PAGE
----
One of the worst things about trading in the Christmas period is the volatility.  One of the best things about trading in the Christmas period is the volatility.

The Christmas period, which lasts from the third week of December to the second week of January is a notably frisky period for just about any trading, and financial spread betting – which is more exposed to volatility than ordinary trading – is even more exposed to this.

The reason for this is quite simple; a lot of the biggest traders are on holiday around this period.  While they are not in they will not be trading on the big portfolios, and this further means that the liquidity will be down.  So while this doesn’t mean that the market is going to go down or up, it does mean that it is more likely to be exaggerated in one or other direction.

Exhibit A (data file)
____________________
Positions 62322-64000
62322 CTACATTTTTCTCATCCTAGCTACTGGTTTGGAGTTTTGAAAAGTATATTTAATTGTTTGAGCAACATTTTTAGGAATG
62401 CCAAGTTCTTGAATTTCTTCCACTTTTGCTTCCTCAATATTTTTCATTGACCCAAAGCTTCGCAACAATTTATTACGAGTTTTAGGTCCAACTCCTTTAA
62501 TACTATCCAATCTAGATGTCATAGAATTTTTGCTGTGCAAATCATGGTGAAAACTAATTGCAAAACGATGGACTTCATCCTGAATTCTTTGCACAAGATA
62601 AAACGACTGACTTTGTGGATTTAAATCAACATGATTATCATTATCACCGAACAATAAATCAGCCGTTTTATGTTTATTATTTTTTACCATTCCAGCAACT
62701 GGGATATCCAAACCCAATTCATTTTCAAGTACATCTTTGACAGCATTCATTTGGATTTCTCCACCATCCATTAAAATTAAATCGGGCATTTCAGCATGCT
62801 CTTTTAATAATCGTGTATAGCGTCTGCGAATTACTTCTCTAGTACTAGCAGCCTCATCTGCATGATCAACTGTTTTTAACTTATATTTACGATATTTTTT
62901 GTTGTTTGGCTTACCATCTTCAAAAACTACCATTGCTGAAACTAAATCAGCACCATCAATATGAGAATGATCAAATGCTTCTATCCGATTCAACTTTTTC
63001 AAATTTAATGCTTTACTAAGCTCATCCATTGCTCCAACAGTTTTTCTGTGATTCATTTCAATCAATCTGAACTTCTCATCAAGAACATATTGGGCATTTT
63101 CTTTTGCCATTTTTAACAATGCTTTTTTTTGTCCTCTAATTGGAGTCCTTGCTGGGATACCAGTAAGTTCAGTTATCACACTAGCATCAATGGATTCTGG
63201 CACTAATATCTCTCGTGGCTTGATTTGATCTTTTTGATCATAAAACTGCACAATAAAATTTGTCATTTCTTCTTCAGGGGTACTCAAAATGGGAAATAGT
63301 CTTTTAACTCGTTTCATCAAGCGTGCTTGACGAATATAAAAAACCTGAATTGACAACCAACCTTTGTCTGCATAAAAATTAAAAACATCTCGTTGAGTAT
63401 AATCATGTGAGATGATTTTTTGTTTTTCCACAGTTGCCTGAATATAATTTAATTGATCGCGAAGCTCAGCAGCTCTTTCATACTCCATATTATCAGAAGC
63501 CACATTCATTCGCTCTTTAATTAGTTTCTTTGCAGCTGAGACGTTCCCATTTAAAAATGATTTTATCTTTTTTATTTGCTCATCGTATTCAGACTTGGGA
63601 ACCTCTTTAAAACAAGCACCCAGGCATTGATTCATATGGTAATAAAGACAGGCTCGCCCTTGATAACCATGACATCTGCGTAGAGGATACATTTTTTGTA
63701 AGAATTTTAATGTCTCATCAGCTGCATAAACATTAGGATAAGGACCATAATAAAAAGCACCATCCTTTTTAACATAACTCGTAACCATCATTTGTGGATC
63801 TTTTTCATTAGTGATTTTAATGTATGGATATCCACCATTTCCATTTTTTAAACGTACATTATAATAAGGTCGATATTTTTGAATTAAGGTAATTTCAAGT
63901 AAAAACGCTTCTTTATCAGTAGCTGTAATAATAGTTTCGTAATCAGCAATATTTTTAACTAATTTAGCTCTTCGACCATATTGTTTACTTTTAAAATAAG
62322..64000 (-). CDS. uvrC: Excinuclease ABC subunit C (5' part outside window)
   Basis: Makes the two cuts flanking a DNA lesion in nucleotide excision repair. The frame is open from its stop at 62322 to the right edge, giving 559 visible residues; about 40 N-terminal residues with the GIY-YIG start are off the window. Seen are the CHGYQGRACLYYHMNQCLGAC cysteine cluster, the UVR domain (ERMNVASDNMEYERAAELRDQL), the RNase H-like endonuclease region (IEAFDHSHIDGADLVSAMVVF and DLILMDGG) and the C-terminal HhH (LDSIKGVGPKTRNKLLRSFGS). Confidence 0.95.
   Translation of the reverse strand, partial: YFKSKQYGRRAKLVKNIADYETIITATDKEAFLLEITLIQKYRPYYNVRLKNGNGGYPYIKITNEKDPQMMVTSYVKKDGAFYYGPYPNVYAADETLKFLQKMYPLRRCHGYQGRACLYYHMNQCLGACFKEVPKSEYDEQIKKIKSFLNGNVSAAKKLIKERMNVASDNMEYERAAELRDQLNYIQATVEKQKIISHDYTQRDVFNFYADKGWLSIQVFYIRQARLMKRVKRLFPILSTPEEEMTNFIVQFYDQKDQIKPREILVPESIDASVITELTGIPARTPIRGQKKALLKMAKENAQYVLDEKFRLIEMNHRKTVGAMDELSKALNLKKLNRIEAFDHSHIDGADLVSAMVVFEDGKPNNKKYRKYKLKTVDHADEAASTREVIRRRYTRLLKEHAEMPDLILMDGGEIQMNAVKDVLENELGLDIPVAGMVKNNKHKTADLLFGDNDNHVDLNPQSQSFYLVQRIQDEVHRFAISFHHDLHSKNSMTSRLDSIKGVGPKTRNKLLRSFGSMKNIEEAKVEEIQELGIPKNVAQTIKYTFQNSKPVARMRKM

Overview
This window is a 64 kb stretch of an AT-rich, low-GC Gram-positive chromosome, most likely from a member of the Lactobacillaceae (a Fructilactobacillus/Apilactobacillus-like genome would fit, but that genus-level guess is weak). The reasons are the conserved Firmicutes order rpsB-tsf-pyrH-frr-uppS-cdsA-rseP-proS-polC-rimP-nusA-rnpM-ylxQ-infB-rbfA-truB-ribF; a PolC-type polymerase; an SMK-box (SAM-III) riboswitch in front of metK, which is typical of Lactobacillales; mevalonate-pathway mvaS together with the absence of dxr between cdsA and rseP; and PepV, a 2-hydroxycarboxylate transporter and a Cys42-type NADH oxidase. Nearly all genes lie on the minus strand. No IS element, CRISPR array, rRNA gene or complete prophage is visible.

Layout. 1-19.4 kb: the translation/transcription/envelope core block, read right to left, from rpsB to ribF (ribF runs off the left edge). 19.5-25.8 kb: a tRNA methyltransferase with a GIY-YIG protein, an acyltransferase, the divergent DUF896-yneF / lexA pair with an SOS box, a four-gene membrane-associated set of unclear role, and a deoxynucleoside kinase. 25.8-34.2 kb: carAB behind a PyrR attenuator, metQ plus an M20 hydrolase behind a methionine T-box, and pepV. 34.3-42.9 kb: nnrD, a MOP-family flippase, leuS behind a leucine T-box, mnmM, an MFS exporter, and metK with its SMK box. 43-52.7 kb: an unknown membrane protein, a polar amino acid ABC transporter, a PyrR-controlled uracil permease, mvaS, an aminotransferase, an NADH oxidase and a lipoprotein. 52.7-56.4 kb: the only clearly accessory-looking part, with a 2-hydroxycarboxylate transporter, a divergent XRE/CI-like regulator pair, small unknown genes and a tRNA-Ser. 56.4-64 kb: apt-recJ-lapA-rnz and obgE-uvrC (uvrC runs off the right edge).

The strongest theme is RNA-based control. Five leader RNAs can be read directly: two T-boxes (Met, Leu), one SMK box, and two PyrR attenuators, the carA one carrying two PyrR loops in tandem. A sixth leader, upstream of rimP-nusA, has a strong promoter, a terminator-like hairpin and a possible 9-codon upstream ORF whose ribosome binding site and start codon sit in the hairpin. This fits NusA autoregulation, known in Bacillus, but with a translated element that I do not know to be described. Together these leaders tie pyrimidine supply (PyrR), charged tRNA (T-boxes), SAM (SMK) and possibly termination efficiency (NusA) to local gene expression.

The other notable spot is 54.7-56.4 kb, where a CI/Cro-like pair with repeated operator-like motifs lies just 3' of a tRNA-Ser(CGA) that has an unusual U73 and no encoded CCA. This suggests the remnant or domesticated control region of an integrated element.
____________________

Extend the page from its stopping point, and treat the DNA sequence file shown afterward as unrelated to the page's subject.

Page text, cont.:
The other notorious period for this is the August period.  This August most of the stock exchanges saw a massive rally upwards, which in itself reflected a trend that had been going on for some time and would continue doing so for the rest of the year.  However there was some scepticism at the time, with Justin Urquhart Stewart of seven investment management calling it “an office boy rally” saying that when the important people came back they would realise the insanity of this and pull the plug

This is why the markets shut for a bit longer over Christmas than the shops do.  However, they have to open at some time and while the big fund managers are down on the ski slopes the market may be doing all sorts of crazy things.

Last Updated: December 23rd, 2009